Balancing a portfolio strategy with a segmentation strategy is the core of any business strategy and like Goldilocks – you need to get it “just right”. Segment the market too coarsely, offering too few product choices and watch your market share go as cold as mama bear’s porridge as customers will drift away to competitors who offer more choices. Conversely, go too hot and segment the market too finely offering every segment its own product, and you might see your market share soar while cost rise and your profits tank. There is no magic formula as “balance” varies by market but watch how Apple gets it “just right” in the smart phone market – not too hot and not too cold, while market leader (in units sold) Samsung struggles to make a profit.
In 2007, with just one model of iPhone, Apple launched its first offering to the public. In response to competition (mostly in Asia), Apple added a second model with a larger screen in 2013 and added a third, monster screen model, in 2018. Estimates vary but the consensus is that in early 2019 Apple’s three model iPhone strategy garnered approximately 12% of worldwide smart phone sales.
Contrast Apple’s three-product portfolio strategy with Samsung which is estimated to hold just over 20% worldwide market share. There are 16 different models of smart phones in the Samsung portfolio and in 2018 sales were just shy of 300 million units. The big question is, did Samsung’s higher market share translate into superior profits?
Most statistics show that between 2016 and 2018 Apple’s profit share was an eye popping 85% to 92%. 1 The nearest competitor, which was not Samsung, held less than 3% of profit share. How can the market leader in units sold not be the profit leader, or at least close?
Part of the answer lies in experience curves which are the backbone of Portfolio Theory. Experience curves were originally discovered by scientists in the aircraft manufacturing industry in the late 1930’s and were used to show that when production doubled, unit costs dropped by 20% to 30%. This same phenomenon can be witnessed in businesses around the world including the Smartphone market.
Let’s do some very rough math using Samsung and Apple data. Samsung manufactures 16 phone models and has approximately 300 million in sales. If each model sold the same volume Samsung would have production runs of 19 million phones (300 million / 16 models = 19 million). Apple manufactures just three models and sells about 200 million units per year meaning their iPhone production runs are just shy of 70 million phones (200million / 3 = 67 million). Because Apple only manufactures three models of smart phone, they make almost four times as many phones on a production run as Samsung, putting them much further down the experience curve and resulting in a significantly lower unit cost. It has been estimated that unit costs for Samsung are about $200 while Apple’s are half that. (See experience curve plot noticing Apple’s lower unit cost.)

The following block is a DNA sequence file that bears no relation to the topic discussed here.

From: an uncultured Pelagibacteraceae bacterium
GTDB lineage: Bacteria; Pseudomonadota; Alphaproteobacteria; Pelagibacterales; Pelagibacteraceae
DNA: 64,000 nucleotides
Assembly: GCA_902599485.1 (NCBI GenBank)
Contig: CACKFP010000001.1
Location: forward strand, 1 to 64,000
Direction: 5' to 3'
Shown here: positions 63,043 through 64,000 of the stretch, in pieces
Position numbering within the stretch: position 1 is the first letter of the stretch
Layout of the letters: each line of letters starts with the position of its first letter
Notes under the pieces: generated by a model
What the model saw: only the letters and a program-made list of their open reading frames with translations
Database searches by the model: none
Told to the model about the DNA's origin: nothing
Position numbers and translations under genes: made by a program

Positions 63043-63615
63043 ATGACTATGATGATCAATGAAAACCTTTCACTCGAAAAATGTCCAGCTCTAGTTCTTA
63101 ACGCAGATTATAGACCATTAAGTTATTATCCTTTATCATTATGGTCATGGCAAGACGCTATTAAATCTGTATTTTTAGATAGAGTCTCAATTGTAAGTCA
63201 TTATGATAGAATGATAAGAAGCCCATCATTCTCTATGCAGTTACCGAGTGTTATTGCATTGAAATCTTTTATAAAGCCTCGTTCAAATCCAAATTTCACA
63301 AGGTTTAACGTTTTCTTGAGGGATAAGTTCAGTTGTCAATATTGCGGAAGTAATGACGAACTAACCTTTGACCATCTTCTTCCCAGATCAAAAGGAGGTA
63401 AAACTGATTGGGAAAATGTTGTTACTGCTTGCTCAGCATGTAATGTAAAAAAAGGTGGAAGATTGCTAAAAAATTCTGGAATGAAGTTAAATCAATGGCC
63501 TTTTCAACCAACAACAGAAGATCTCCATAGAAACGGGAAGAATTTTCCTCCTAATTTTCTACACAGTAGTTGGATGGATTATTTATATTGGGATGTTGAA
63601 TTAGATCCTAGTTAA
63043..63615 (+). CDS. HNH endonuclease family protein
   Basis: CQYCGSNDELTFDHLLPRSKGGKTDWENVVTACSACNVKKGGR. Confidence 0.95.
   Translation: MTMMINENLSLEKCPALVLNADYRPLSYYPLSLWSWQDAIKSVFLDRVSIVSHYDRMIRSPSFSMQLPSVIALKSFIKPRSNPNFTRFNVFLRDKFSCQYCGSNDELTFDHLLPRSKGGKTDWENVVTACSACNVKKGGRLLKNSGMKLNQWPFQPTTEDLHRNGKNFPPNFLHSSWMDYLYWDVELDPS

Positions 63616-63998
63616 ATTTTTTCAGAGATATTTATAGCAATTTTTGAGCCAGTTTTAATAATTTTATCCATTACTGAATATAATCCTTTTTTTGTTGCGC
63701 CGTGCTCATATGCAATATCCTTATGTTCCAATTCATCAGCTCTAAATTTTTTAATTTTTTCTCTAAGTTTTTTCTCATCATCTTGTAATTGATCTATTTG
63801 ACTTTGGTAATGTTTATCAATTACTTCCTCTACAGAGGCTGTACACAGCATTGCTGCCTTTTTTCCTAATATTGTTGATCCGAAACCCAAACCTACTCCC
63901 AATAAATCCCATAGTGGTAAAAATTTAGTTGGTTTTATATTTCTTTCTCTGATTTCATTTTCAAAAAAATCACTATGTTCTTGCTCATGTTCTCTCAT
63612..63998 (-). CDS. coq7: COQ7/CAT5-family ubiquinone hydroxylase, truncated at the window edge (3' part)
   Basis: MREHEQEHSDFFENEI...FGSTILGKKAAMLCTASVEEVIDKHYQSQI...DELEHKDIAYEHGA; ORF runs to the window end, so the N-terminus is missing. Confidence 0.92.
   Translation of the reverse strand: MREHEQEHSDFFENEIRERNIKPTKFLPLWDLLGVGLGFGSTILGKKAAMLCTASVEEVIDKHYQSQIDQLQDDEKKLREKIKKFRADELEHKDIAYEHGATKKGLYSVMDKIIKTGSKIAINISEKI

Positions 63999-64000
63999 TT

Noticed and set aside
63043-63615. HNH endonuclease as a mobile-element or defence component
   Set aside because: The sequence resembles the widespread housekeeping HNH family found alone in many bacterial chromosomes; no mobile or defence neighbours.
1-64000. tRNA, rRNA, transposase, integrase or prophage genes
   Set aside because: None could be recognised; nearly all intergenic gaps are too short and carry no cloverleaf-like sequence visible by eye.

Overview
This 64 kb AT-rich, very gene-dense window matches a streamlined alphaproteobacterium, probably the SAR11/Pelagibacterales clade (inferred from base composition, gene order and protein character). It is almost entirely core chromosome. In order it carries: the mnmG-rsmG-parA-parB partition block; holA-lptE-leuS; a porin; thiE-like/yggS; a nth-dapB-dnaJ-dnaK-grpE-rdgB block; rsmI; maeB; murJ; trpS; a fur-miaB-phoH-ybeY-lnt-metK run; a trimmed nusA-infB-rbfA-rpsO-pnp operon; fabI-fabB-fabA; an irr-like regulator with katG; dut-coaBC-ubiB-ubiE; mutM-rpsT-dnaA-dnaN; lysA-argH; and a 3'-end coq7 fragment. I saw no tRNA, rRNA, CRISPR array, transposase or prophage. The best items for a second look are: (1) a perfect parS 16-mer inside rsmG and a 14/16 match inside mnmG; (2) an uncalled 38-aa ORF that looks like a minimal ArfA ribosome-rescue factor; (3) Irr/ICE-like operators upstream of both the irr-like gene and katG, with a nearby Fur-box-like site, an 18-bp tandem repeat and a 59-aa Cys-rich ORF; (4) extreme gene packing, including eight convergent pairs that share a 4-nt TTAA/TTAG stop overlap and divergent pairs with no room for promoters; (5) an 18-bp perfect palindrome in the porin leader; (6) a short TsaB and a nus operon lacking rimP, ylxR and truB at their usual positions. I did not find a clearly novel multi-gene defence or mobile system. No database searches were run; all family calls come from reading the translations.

Let’s take this a step further. Imagine a Samsung outlet and an Apple store are side by side. The Samsung store must stock sixteen models of smart phones while Apple only needs to contend with three. Consider employee training whether for sales staff, who need to be knowledgeable about all products, or for technicians who need to fix them. The impact of having a large portfolio trickles down through the whole value chain. What can we learn from this account of Apple and Samsung?
- Customer needs must be balanced with Portfolio management: While the tenet of “satisfy customer needs” is important, it must be balanced with making a profit. While I’m sure Apple would like to offer additional models it’s a balancing act – not too hot and not too cold.
- Know your industry experience curve: Every time production doubles there is a unit cost savings of approximately 20% to 30%. It’s very likely in that same range for your company.
- Experience Curves aren’t isolated to manufacturing: A big mistake many of us make is assuming experience curves only apply to manufacturing. Experience curves are also found downstream in sales teams, repair teams, support functions, etc.
Balancing your portfolio strategy with a good market segmentation strategy is the key element of any company’s overall business strategy. Offer too few products and market share could be too cold. Go too hot and offer lots products for every customer whim and watch your costs rise and profit sink. Goldilocks knew she wanted it “just right”. Get the balance right and reap the rewards.